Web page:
Life at UCB through the eyes of our international student bloggers

Tips for flying ‘student class’

Tips for flying ‘student class’

I think we all know what that means, Ryanair or Wizz Air journeys. Most of us are working part-time, we are low spenders and let’s be honest, how can you miss a round trip to Barcelona for £35? Even the taxi to take you to the airport will be more expensive. It is a must!

However, you need to be prepared for delays, long waiting times, emergencies, annoying passengers and non-stop merchandise when you finally get on board. One of these disasters got me today.

I am writing this post sitting at Bucharest Airport. As an Aviation and Airport Management student, I do not mind delays. I enjoy my time spent at ALMOST any airport. Just walking around the terminal trying to spot different airplanes (my favourite is the A350) and airlines and taking shots of them while hoping security will not think I’m strange!

But let’s go back to what I wanted to say: Flying ‘student class’ is also very tricky. Most of those are flights arriving at night time when all public transport is shut down and yeah, exactly, you then need to pay for that taxi that is more expensive than your flight. No worries when flying in groups with friends as you can share the cost, but the issue rises when you are on your own.

Things to always have in mind:

  1. Plan your journey with the most economic option available to you – Even though we all have data and roaming (travelling in Europe) many times it’s better to read some feedback and recommendations on how, when and where to get your transport from, as well as details about pricing.
  1. Always have a backup plan – However, as I already mentioned, flying ‘student class’ has its negative consequences sometimes. A delay of a mere 15 mins can eliminate your original plan and leave you rooted to the spot for hours and hours.
  1. Be prepared that people might not speak English – Yes, English is the official native language of 360 million people and has as many as 1.5 billion speakers across the globe. However, this does not mean you will encounter an English speaker wherever you go. I am quite confident when I say that personnel at the airport will assist you with that, although the situation escalates when you go out into the streets in search of a taxi. You’ll use a combination of unintelligible yelling, flailing arms and jumping to attract their attention and once inside the taxi, the arduous task of attempting to tell the driver your desired destination while not being able to understand each other begins.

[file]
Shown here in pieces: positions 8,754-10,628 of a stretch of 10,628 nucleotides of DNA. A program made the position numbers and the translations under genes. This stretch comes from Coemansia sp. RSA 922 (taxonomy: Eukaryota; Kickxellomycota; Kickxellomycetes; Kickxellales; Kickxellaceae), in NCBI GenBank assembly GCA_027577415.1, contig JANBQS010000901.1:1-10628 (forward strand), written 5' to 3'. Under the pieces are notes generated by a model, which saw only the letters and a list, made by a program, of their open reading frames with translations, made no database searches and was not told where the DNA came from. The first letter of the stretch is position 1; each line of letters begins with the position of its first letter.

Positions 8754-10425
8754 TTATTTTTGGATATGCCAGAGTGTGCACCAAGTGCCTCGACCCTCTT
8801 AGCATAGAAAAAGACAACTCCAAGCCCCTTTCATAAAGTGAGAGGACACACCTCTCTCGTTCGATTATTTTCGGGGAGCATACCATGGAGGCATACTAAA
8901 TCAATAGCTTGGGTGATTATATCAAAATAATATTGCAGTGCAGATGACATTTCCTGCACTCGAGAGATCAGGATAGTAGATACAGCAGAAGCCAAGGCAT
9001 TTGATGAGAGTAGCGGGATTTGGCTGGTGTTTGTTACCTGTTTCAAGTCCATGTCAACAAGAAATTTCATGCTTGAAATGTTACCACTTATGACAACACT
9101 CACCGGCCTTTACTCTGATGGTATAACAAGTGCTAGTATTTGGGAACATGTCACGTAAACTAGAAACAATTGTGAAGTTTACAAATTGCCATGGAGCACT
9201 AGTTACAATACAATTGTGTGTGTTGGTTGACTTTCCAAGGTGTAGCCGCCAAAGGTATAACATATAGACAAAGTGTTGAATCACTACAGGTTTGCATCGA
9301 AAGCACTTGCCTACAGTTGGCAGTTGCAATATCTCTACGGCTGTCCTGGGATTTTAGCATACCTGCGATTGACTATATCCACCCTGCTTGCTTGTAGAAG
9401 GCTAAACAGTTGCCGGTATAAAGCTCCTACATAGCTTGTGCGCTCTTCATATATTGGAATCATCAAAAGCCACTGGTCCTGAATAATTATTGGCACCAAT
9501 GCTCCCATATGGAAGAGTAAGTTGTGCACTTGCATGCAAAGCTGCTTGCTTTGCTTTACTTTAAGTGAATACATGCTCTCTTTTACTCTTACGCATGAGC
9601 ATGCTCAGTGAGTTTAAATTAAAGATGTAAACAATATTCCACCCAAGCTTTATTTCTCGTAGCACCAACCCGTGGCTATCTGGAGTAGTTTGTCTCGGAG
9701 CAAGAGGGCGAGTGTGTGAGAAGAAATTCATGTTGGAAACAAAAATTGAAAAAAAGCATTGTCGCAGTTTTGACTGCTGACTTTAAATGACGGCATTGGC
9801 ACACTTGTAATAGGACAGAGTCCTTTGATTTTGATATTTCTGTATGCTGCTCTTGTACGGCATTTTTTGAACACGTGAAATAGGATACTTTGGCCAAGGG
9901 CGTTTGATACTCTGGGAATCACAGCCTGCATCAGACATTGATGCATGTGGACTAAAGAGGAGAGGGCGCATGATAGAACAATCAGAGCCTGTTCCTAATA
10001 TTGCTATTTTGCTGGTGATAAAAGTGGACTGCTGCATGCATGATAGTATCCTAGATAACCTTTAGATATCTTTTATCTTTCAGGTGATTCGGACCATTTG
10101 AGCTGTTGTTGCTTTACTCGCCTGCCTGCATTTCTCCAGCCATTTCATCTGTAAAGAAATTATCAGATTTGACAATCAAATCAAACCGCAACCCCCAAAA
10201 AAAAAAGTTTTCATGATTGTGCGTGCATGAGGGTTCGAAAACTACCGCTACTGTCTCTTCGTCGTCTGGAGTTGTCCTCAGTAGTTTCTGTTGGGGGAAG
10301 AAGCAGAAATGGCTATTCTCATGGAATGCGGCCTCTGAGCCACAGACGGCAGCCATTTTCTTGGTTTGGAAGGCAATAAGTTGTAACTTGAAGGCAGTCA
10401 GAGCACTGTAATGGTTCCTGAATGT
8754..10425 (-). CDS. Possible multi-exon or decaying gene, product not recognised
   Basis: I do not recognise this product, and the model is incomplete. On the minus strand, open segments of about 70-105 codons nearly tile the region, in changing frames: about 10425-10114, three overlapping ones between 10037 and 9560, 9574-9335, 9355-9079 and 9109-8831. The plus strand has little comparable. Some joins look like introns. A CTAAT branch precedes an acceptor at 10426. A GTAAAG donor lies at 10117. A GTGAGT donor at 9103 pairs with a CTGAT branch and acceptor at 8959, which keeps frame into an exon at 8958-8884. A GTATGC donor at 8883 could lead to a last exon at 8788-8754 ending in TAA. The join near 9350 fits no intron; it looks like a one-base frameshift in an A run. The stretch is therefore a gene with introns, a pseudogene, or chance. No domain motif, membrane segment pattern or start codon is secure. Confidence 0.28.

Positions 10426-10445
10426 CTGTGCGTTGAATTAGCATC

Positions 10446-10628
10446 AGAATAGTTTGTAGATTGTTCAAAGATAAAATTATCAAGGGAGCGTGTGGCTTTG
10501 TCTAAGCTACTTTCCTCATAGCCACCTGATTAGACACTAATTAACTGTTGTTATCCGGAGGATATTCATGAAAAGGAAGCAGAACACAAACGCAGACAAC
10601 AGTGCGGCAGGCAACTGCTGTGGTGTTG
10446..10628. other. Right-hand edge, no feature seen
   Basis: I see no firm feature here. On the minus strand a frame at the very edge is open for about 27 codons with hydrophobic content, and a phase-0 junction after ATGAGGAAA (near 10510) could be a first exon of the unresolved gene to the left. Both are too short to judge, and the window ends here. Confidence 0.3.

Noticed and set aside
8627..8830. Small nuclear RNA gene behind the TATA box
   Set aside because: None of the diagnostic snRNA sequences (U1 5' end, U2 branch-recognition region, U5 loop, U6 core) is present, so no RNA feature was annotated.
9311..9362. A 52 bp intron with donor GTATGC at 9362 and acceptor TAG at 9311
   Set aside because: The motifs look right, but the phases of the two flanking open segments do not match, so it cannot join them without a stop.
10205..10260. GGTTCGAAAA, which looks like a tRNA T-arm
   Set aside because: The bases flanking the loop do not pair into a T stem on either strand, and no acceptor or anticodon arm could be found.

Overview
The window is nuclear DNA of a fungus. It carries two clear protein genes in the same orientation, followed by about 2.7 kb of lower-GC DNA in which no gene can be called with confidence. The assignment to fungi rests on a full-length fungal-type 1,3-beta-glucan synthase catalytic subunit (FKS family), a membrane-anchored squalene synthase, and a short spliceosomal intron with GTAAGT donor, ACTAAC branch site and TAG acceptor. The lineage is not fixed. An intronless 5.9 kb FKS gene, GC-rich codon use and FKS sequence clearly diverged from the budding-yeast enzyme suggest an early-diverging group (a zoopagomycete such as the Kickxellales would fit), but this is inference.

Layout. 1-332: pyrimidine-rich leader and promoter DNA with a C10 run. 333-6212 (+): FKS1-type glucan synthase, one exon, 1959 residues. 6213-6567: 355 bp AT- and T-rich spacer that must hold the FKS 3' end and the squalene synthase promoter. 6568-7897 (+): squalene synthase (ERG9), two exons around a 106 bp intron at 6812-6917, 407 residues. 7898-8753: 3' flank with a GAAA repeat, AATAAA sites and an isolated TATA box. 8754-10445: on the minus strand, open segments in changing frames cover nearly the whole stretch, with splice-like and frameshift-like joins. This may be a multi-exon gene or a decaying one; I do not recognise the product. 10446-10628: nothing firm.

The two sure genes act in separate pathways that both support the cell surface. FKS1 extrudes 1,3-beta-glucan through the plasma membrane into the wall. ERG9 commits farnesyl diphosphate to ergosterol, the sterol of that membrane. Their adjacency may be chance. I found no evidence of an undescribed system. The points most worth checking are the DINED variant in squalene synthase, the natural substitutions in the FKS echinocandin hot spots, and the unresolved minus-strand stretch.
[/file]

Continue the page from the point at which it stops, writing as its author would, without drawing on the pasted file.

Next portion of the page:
1. Always bring some food with you – I am not saying cook curry with rice and naan (as much as love naan) but grab some snacks for any emergencies. Imagine you are going to Greece, but you fly to Bulgaria, and you are renting a car there to get to Greece as it is more economical. You, however, had a 40 min delay; the rent-a-car office does not open out of office hours, and you end up stuck at Sofia Airport having no Bulgarian currency. It is a late night, you have no cash to exchange. You are going to say “I’ll just pay by card”, but just for once, trust me and get that £1 pack of digestive biscuits from Tesco. You will not regret it. You are not you when you are hungry.
  1. Bring your own bottle of water – When I say a bottle of water, I mean an empty bottle, otherwise, security will make you throw it in the bin. An empty bottle can be easily filled right after the security check, and you will save around £2.50.
  1. The charger will save your life – I would say a book, but the book can only entertain you where the phone can play a role in you creating an emergency masterplan to get from point A to point B.

I will stop here even though I can go the whole night. But it is morning now at Bucharest, I have not slept in the last 19 hours, and now I need an emergency plan to save myself from guaranteed boredom.


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